Metallica goes diva on the Internet…again

Categories: Up On Sun

By Niki D’Andrea

What the hell is wrong with Metallica? I had some empathy about the whole Napster snafu in 2000, when the band complained about copyright violations and being ripped off for royalties when Napster was a free file-sharing site. Metallica won a settlement from Napster (now a pay site), and alienated a lot of fans in the process.

I was one of them. See, you can’t stop bootlegs. Metallica, of all bands, should know that -- their initial fan base was built upon bootleg copies of tapes that metal fans traded and passed along. I’d never heard of Metallica until a friend gave me a taped copy (yes, a copy) of the band’s 1986 album, Master of Puppets. That bootleg copy led me to purchase all of Metallica’s albums, several T-shirts, and tickets to their shows when they came to town.

Of course, that was before Metallica made the “One” video in 1989 and became MTV darlings. Ever since the band got the corporate culture machine behind them, they’ve vehemently turned their backs on the old school, grassroots metal community that helped put them where they are today.

Now, it seems they’re taking their prima donna behavior a step further.

Last Wednesday, Metallica invited several bloggers to a “listening party” in London for its upcoming album. Now, “listening parties” are public relations stunts. Anybody who’s been in this business for longer than a week knows that PR companies hold listening parties for the purpose of generating pre-release press and hype. Listening parties can be expensive and time-consuming, and so they are generally not done just for fun.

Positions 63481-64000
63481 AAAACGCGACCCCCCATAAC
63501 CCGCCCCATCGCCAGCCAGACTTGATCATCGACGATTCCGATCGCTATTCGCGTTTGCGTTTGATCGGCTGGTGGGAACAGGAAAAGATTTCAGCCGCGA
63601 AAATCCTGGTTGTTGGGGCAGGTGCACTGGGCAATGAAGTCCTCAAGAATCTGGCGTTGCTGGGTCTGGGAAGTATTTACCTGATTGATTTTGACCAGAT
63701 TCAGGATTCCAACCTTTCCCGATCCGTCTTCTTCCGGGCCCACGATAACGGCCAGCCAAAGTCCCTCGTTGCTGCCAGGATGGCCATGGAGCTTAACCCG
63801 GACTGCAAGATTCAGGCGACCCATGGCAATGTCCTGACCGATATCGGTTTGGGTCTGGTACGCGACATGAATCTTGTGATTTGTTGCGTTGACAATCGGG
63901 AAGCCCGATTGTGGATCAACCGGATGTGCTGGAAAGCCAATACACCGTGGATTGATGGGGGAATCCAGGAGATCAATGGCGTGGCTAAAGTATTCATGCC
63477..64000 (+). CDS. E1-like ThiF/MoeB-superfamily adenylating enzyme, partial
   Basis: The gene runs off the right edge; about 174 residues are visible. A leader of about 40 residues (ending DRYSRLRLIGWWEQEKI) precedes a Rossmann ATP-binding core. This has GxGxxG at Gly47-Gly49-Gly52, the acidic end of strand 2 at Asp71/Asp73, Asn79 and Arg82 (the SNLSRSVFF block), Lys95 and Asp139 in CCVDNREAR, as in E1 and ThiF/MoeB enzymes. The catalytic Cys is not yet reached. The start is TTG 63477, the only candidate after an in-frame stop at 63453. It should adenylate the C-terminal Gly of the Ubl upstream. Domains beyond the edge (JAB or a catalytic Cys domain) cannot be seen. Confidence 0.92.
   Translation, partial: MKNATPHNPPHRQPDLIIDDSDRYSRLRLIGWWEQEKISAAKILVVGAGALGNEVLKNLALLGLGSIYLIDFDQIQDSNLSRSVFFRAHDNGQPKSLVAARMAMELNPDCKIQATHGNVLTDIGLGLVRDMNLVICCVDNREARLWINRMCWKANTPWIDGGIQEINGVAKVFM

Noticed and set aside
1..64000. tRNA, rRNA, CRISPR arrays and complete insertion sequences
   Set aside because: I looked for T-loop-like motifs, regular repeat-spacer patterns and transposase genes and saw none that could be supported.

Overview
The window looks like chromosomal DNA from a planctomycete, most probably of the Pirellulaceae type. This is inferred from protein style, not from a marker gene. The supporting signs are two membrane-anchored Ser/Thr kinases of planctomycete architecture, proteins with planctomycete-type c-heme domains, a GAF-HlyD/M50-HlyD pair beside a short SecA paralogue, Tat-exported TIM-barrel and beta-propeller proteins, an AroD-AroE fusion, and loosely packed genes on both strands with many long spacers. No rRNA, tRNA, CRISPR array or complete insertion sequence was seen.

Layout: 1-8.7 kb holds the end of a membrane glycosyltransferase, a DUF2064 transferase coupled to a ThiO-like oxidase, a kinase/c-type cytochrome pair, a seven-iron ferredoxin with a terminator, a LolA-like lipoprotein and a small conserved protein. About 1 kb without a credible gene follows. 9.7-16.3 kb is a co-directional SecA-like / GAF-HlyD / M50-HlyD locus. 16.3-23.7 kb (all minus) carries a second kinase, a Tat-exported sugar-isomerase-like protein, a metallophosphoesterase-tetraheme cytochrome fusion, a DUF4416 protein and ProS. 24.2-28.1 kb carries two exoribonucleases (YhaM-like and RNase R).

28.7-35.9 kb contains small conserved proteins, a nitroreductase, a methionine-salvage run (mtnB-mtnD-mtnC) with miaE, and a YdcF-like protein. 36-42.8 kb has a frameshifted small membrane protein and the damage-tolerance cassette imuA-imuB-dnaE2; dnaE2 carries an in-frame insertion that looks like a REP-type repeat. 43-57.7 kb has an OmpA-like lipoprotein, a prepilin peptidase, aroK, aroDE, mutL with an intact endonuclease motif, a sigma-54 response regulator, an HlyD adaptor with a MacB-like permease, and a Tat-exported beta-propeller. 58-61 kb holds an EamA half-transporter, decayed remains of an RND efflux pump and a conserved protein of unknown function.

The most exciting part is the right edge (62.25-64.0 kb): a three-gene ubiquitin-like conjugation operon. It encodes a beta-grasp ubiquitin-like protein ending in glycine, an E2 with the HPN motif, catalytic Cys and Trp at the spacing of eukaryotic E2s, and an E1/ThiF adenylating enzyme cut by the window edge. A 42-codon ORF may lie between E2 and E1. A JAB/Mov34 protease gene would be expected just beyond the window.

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Metallica uber alles.

But when bloggers wrote reviews of what they’d heard at the listening party, Metallica went ballistic, demanding that the reviews be taken down. One site in particular, The Quietus, has reported that the band’s management asked the site to remove the blog about the new album, even though Metallica’s management did not ask the blogger to sign a non-disclosure agreement (which would have legally prevented attendees from writing about the listening party or the six songs they’d heard previewed there).

Other publications whose reporters attended the listening party and wrote reviews – including Kerrang!, Metal Hammer, and Rock Sound – were reportedly asked to remove their reviews, as well.

Ironically, none of the now-removed reviews were negative. The least glowing review was that on The Quietus, and Quietus editor Luke Turner told Blinded By Hype that “if you were lucky enough to read [the review] before it was taken down, was full of praise about a return to form.”

Metallica’s management has refused to comment on the matter. But in this case, the band’s behavior is comment enough.

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